The Government's drive to rejuvenate and glamorise the image of teaching will not be enough to put the profession on a par with doctors, lawyers or even the police, according to an unpublished survey obtained by The TES.
The findings offer an insight into informed opinion on education policy since the election.
Thirty people - MPs, councillors, government officials, "opinion formers" from industry, the media, schools, teacher unions, plus some university students - were interviewed for two hours by the Centre for British Teaching, a leading educational services company.
They were asked to assess teachers' status and how this is affected by government policy, and to examine the scope for "re-branding" the profession in the national consciousness.
The report will be discussed at a dinner on February 25 to which key players in education have been invited (guest list, right), and could influence the Government's future recruitment strategy.
The CFBT is a non-profit-making organisation providing inspectors, supply teachers and training services. Neil McIntosh, its chief executive, said he hoped the report and dinner would result in government-approved projects on recruitment, though how this would fit with the official Teacher Training Agency's campaign is unclear.
A TTA spokesman stressed that its recent cinema adverts were only one part of its strategy to re-professionalise teaching, "although the response to the ads has been tremendous".
Most interviewees approved of the TTA's "nobody forgets a good teacher" campaign, but several said it relied too much on the traditional appeal to altruism. There should be more emphasis on the practical benefits for the teacher - the skills that can be acquired and transferred to other fields. "The message must challenge the perception that education is advantaging others more than yourself," the report concludes.
The TTA's efforts to enhance the career structure of the profession and drive up its status were, however, approved by all.
All interviewees agreed that status was low; teachers are still seen as resistant to change and as having "drifted" into the job, with the classroom seen as a "safe haven for the risk-averse". Politicians, the media and teachers themselves were blamed for this.
Politicians were seen as the chief "teacher knockers". The new Government was considered even more macho than the last and most thought newspapers took their cue from the politicians.
Interviewees also said teachers talked themselves down and pointed out that there was a glaring need for a united professional voice - a gap they hoped the General Teaching Council would fill.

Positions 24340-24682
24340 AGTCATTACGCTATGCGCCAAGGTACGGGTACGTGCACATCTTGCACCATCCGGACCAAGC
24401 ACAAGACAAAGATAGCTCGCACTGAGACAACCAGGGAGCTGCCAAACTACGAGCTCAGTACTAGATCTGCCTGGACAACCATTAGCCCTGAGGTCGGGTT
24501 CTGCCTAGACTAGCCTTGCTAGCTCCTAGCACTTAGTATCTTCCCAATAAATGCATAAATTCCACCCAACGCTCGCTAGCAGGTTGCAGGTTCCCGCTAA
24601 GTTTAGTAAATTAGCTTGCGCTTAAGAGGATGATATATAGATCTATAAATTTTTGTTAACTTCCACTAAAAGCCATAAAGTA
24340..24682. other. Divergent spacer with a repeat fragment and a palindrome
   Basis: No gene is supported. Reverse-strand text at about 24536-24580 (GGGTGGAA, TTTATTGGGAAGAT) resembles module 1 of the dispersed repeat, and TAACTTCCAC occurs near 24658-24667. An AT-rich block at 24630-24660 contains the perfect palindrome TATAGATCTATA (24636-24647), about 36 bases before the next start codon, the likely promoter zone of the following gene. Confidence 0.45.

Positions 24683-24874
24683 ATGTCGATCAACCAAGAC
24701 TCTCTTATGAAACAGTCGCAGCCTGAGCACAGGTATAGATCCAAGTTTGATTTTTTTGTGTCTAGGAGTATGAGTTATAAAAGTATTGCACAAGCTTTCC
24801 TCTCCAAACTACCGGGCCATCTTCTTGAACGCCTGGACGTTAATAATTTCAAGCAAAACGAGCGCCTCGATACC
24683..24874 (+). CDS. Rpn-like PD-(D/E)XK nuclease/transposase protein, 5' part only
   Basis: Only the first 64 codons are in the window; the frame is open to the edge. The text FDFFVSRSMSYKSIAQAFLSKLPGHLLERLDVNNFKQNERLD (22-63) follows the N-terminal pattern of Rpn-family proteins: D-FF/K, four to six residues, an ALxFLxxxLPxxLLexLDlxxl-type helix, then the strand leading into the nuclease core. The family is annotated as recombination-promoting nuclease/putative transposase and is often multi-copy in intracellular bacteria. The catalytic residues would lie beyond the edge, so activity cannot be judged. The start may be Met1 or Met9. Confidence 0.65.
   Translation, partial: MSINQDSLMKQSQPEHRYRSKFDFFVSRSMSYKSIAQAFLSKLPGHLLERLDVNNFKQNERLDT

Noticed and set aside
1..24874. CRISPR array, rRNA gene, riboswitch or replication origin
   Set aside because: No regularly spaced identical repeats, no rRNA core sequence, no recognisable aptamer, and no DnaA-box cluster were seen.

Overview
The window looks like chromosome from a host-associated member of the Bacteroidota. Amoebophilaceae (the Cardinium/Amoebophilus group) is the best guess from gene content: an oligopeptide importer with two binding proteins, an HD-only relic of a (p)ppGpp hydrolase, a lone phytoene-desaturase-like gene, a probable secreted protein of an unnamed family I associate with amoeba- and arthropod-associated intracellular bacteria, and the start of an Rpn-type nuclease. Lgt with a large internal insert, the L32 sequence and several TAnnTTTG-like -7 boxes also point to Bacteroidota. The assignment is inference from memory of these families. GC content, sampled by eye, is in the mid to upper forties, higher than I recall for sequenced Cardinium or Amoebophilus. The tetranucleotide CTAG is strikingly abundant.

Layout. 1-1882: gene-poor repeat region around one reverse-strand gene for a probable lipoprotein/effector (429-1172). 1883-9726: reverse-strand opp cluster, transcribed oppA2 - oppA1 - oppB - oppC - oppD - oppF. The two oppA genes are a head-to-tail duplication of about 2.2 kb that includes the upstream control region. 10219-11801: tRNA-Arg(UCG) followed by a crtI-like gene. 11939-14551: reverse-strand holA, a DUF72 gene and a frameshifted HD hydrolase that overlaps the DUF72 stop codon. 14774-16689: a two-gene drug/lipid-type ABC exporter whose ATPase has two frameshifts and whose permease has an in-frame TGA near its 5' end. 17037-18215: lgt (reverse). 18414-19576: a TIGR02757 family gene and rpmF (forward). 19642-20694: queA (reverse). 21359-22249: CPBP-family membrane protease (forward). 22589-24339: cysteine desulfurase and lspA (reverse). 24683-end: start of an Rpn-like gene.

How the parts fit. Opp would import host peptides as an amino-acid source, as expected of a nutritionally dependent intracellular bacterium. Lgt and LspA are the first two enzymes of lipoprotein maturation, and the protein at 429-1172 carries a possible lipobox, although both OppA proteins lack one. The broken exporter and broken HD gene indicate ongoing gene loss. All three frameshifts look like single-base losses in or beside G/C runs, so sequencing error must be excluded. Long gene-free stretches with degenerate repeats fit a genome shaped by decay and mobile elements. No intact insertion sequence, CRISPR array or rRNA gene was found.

The teacher unions suffer from an even greater negative image - one government interviewee even suggested the best thing for the profession would be to abolish the Easter conferences. Unions were seen as good at defending pay and conditions, but their contribution to the education debate was condemned as reactionary.
The report also identifies a "reputation gap" between the public's perception of the profession and their views of teachers they knew personally. Most interviewees criticised the relentless political and press emphasis on failure and the "snapshot" approach of the Office for Standards in Education to measuring standards.
However, teachers must be accessible and accountable, with bad apples removed quickly. They "need a kick up the backside for not opening their doors to industry and the media", said one government interviewee crudely.
All 30 interviewees believed that standards were rising, but thought that the public was getting the opposite message. All said that the true description of education in Britian was "patchy" rather than deplorable. Those with most praise for teachers were those with the most recent experience of them - undergraduates - although none of these said they would go into teaching.
The increasing emphasis on league tables, benchmarking and testing was approved in theory but there was criticism of the way it is being handled - this view is shared, significantly, by Government interviewees.
Recruitment was seen as a problem rather than a crisis, and, surprisingly, the quality of new teachers was not seen as a worry. But teacher-trainers were seen to be facing a dilemma - they need to attract high-calibre students but have to recruit enough students to make courses viable.
In conclusion the report suggests that teachers need to develop self-promotion skills and become much more media-friendly; otherwise the public view of teachers will continue to be distorted by negative media stories.
Guess who's coming to dinner?
Those invited to discuss the future of teaching with the CFBT include Anthea Millett
TTA chief executive
NAHT general secretary
Nigel de Gruchy
NASUWT general secretary
MP chair of Commons education select committee
Lib Dem education spokesman
Teacher supply specialist
Chair of Reed Employment already working on teacher supply issues
Director of centre for education and employment, Brunel University
ATL general secretary
Senior adviser, DFEE
Heather du Quesnay
Chief education officer, Lambeth